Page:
2. Maria March 13, 2012 at 9:10 am #

    I lost my last commnent as I was trying to write it so here is is again. I think that because younger people are mixing it up, folks think there is no need for affirmative action. Overall I also think that affirmative action is designed to fail. Having worked in government most of my life I have seen how “minorities” are politically placed, rather than actually hired per qualifications. Some of these folks come in and they are just about “getting theirs–seeing on whose back they can climb to get to the next junction. Many of them wind up in trouble, and then associated with an affirmative action example of failure and corruption. When I attended a prestigious college, some snickered and disrespected my presence because that is how they saw me–and with that the notion that I came in through the back door. My response is this: though I may have entered through the back door (this in spite of graduating with honors), NOT ONE PERSON IN THAT SCHOOL EVER WROTE A PAPER FOR ME OR TOOK A TEST FOR ME. I graduated Cum Laude from that university and no one can make me feel less than they because afterall, it was God who made us all, and God never said I will make this one of a lesser quality than that one. No one should ever forget that. It is always a reminder to me when someone tries to say I am less. It just ain’t so.
    Affirmative action was put into place because people assign worth to each other. And you are right, we went to schools that were not pretty, and we might have had to dodge trouble over and over again, but we did, and that fact already put us in a position to have gotten an education beyond the books. And that experienced, if we remember that God made us all equal, keeps us going strong. I also like to remember that there was always someone along the way to take our hand and leads us to the next level. There were incredible teachers who despite being sent to the frontlines, or who volunteered for the front lines, protected us and helped us along the way. There were friends who did that, or neighbors along the way who did that. We were never alone, have never been. We just need to remember that as we walked through wherever. With or without Affirmative action, we will overcome because there is a stronger force within us than the force of people who have no clue.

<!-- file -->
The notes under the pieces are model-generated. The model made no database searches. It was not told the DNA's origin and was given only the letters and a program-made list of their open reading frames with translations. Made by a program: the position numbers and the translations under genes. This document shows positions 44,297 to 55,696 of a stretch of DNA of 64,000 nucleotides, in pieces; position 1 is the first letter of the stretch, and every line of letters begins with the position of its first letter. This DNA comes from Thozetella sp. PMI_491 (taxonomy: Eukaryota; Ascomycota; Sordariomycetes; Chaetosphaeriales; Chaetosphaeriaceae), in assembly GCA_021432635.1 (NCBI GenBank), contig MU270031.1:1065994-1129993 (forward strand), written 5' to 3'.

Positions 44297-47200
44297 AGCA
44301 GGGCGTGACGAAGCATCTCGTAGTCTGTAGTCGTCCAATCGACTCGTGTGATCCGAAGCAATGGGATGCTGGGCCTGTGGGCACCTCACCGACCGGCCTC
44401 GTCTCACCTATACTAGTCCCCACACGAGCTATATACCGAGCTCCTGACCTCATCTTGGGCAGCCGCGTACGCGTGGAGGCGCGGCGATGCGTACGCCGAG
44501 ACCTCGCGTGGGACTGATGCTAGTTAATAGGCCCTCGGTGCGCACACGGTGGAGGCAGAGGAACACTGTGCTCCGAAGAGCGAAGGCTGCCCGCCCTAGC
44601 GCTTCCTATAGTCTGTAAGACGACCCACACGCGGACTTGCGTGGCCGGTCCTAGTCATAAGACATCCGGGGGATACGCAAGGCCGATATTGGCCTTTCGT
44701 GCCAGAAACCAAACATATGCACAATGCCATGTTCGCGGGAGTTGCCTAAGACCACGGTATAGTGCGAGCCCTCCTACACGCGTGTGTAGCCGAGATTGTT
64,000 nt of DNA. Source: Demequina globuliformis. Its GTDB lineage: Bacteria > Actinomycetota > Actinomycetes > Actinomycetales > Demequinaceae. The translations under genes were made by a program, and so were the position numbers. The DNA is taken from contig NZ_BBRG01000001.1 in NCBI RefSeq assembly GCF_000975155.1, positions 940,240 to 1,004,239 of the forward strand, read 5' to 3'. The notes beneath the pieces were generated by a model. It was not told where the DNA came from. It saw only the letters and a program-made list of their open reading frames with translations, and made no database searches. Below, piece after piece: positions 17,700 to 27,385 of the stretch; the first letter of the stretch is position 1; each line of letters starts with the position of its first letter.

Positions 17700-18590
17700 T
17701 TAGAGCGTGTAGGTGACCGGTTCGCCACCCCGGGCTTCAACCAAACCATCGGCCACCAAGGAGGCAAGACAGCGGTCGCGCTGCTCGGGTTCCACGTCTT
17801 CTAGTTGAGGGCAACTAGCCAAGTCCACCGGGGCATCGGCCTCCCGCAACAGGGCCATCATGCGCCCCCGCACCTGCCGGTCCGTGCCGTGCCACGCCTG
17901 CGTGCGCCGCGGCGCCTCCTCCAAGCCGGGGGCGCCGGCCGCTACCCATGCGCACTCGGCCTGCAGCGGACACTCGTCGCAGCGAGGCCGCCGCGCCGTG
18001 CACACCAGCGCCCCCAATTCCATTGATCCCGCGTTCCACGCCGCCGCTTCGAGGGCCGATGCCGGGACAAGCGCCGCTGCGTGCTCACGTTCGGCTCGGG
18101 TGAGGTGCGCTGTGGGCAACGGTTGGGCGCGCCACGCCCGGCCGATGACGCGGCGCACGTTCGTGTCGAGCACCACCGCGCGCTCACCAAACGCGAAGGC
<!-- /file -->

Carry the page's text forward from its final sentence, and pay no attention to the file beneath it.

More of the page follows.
One more thing. With regard to college admissions, isn’t it interesting that those who go to court claiming they were denied admissions because of a minority quota, don’t claim that they were denied admissions because some other white person got in with lesser grades? Is it really possible that every white person at any institution had exemplenary grades? Did not one white person ever get accepted to a college with a C or with less than perfect SAT scores? I could probably find several at any college–but instead they choose to blame minorities for their own personal failure. Could it be that they could have gone to a different school and gotten in? Yea. It’s easier to point to us as being less deserving than to ask commonsense questions. The important thing is to rememember that we were not molded of lesser quality material. Really. We were not.

    • Bruce March 13, 2012 at 11:13 pm #

      “One more thing. With regard to college admissions, isn’t it interesting that those who go to court claiming they were denied admissions because of a minority quota, don’t claim that they were denied admissions because some other white person got in with lesser grades?” Maria

      Good point Maria. So why not get rid of Affirmative Action and let everyone compete on their own merits. It is the quota’s associated with Affirmative Action that have some many “white people” ticked off.